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How Spicy Are You?

A Foodie’s Guide to the Laws of Attraction

 There’s a strange duality around the art of cooking with spices that probably comes down to word association. In an American context – and so, popular media – the word spicy implies food that burns, and while we do rely on spice to bring a little heat to the flavours of a dish, it needn’t result in a runny nose and teary eyes. Spice can be warm, nurturing, caring and kind, but let’s not discount the fact that it’s a sexy ingredient – a little dangerous, a little racy, and unmistakably hot-blooded. We’ve all got a touch of spice in us. Have you thought about which spice you are most like, or on the flipside, which spice you are most attracted to?


If ever there was a spice with an alpha personality, red pepper (sometimes called cayenne) is it. Whether warming a sweet chilli sauce, a slab of dark chocolate, a splash of gochujang, or a pizza, red hot chilli peppers are a staple of the spice world, and always ready to dominate a dish. It’s the lived-in LA rock star, the does-their-own-stunts action movie star… in fact, any kind of star of a hot dish. And the more you let it out to play, the more of an event it promises to be, without fail.


Immediately different and alluring – even though we South Africans are no strangers to the charms of this warm and nutty spice – cumin brings a touch of the exotic to a dish. Its lingering fragrance is at once pungent and intimate, something that arrests your senses as it makes itself known. It’s confident about what it is, not subtle, and puts you in mind of a drily warm day in the desert, perhaps taking a journey across the dunes on camel back, perhaps whiling away your time in a breezy bed chamber on silken sheets. Whatever cumin brings to mind, it’s undeniably attractive.


Whether you call it swag or sass, there’s something very sexy about someone who’s a bit subversive – who doesn’t seem to care (as much) about what people think about them, or what the consequences of their actions and words will be – especially in our modern-day cancel culture. Yes, Paprika might not pack the same punch or provocative slap as, say, jalapeño, but it’s anything but safe. Depending on the variety, it can range from mild to warm, but never holds back on flavour, and always delivers on expectations.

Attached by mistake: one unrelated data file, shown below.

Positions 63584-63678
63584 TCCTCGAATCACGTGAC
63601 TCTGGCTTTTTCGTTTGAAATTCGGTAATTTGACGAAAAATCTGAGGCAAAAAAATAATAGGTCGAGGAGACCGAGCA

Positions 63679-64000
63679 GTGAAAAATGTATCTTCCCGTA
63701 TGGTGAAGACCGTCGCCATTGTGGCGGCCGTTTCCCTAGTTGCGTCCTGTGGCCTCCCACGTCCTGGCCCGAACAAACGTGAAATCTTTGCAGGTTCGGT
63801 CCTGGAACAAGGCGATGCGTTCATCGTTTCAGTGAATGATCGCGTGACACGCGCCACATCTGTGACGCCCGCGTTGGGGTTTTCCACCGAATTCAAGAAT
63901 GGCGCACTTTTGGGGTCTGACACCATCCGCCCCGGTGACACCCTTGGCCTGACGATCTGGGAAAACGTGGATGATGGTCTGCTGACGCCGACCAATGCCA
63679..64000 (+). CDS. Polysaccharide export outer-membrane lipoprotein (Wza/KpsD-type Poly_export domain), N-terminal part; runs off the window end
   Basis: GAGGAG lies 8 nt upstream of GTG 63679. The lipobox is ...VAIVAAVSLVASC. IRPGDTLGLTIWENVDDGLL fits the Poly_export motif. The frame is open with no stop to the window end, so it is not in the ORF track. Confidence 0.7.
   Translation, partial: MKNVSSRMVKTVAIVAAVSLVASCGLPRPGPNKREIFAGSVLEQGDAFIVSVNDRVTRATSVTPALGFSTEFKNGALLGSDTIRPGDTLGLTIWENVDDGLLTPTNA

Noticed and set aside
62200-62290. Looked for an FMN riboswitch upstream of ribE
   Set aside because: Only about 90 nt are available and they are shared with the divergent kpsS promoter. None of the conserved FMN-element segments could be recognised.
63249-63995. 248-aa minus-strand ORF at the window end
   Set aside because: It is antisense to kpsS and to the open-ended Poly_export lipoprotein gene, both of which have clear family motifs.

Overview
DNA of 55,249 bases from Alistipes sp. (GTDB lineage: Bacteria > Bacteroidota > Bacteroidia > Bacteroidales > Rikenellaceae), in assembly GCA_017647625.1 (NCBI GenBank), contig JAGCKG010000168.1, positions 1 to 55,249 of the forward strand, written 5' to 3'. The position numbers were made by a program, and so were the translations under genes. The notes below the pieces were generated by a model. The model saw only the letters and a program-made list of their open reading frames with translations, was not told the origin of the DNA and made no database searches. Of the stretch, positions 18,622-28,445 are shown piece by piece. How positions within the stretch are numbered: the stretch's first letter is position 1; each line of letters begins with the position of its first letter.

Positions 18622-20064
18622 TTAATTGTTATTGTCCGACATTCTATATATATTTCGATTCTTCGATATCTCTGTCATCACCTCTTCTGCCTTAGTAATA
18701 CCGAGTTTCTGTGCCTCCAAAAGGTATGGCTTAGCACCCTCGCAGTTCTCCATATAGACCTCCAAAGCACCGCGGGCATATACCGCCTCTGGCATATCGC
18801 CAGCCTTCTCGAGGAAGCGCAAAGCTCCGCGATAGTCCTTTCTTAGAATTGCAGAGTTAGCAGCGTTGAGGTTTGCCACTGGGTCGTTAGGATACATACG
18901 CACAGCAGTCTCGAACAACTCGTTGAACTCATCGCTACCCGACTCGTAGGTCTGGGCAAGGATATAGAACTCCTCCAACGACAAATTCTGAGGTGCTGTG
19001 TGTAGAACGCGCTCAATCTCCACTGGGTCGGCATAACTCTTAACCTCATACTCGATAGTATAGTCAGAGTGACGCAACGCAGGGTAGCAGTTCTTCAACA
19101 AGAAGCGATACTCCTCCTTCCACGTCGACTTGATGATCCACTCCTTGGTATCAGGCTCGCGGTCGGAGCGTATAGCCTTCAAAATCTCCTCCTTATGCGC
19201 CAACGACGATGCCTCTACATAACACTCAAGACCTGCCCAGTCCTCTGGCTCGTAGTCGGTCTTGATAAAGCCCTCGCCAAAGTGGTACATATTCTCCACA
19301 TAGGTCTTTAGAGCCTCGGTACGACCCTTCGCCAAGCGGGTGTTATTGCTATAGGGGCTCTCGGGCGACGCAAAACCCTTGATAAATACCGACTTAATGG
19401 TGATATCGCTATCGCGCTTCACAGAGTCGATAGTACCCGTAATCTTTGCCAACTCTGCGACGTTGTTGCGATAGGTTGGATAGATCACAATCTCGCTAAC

Humour is a funny thing. It’s so subjective. What’s funny to one person might bring another to start surveying the room for an exit. But whatever your sense of humour, there’s something very sexy about someone who tickles people’s funny bones – even if to you, their humour is more head-slapper than knee-slapper. They’re not afraid to put themselves out there knowing that they’re not everybody’s cup of fennel tea. Speaking of, that unmistakably sweet, liquorice taste of fennel (and its seeds) definitely isn’t for everyone, but that has never ousted fennel from the top ten most cookable spices in the world list. It knows what it is, unapologetically so.


Though spices are seldom a subtle choice, not all spices were created equal. Some provide a nurturing warmth, while others provide an unmistakable kick. Ginger succeeds in straddling the line between the two with remarkable ease. Both an attentive lover and a colour-outside-the-lines debauchee, this fiery sweet spice adapts to almost any situation in need of a little heat – and even boasts an array of good-for-you qualities, most noteworthy of which is its effects on blood circulation (if you follow). Yes, there’s very little a sweet jolt of ginger can’t remedy.



There are those you love to catch a fling with, and then there are those you could introduce to your family – without losing that flutter of excitement every time they walk into a room. The latter, of course, is a keeper. Equally comfortable impressing the prospective in-laws as indulging in a little dirty pillow talk, it’s that versatility that’s so irresistible. Endowed with a combination of cinnamon, nutmeg and clove flavours, all spice is often thought to be a blend of the three, but that’s what’s so impressive about this versatile spice, it’s not.


You know when you’ve had a bit of a day and you get back home to find the house filled with the scent of… I don’t know what that is but it’s amazing… then, to be welcomed by the warm embrace of someone who’s been waiting all day to wrap their arms around you, whispering into your ear something to the effect of, “Dinner’s ready. Shall we have a glass of wine with that and head upstairs?” We’ll leave them to it. Cinnamon’s a bit like that: warm, sweet and comforting, but always exciting and full of surprises. It’s familiar, it feels like home, and no matter what mood you’re in, it’s always ready to put you in the most agreeable frame of mind.